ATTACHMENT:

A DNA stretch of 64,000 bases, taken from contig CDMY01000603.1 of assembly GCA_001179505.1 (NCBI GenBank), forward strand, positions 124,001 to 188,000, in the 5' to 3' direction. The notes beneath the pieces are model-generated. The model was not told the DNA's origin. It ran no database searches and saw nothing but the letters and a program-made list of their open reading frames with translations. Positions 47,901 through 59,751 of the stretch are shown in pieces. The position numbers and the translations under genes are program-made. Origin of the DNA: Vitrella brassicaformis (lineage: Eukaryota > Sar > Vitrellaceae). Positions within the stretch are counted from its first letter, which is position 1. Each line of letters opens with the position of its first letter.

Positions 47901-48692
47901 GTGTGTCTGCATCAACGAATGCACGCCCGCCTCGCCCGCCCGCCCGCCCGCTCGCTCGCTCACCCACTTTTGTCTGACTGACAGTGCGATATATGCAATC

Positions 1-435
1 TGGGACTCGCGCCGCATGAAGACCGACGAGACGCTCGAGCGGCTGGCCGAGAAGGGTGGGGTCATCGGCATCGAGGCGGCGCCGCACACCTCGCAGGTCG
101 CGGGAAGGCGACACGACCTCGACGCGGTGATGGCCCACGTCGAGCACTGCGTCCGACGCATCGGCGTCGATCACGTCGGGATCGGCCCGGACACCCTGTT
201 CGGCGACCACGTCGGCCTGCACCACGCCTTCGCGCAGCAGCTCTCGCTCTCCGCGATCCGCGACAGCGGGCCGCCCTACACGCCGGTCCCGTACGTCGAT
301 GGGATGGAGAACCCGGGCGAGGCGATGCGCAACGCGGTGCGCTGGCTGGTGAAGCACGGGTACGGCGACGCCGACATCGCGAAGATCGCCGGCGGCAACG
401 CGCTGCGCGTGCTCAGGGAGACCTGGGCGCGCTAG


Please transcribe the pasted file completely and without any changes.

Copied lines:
A DNA stretch of 64,000 bases, taken from contig CDMY01000603.1 of assembly GCA_001179505.1 (NCBI GenBank), forward strand, positions 124,001 to 188,000, in the 5' to 3' direction. The notes beneath the pieces are model-generated. The model was not told the DNA's origin. It ran no database searches and saw nothing but the letters and a program-made list of their open reading frames with translations. Positions 47,901 through 59,751 of the stretch are shown in pieces. The position numbers and the translations under genes are program-made. Origin of the DNA: Vitrella brassicaformis (lineage: Eukaryota > Sar > Vitrellaceae). Positions within the stretch are counted from its first letter, which is position 1. Each line of letters opens with the position of its first letter.

Positions 47901-48692
47901 GTGTGTCTGCATCAACGAATGCACGCCCGCCTCGCCCGCCCGCCCGCCCGCTCGCTCGCTCACCCACTTTTGTCTGACTGACAGTGCGATATATGCAATC

Positions 1-435
1 TGGGACTCGCGCCGCATGAAGACCGACGAGACGCTCGAGCGGCTGGCCGAGAAGGGTGGGGTCATCGGCATCGAGGCGGCGCCGCACACCTCGCAGGTCG
101 CGGGAAGGCGACACGACCTCGACGCGGTGATGGCCCACGTCGAGCACTGCGTCCGACGCATCGGCGTCGATCACGTCGGGATCGGCCCGGACACCCTGTT
201 CGGCGACCACGTCGGCCTGCACCACGCCTTCGCGCAGCAGCTCTCGCTCTCCGCGATCCGCGACAGCGGGCCGCCCTACACGCCGGTCCCGTACGTCGAT
301 GGGATGGAGAACCCGGGCGAGGCGATGCGCAACGCGGTGCGCTGGCTGGTGAAGCACGGGTACGGCGACGCCGACATCGCGAAGATCGCCGGCGGCAACG
401 CGCTGCGCGTGCTCAGGGAGACCTGGGCGCGCTAG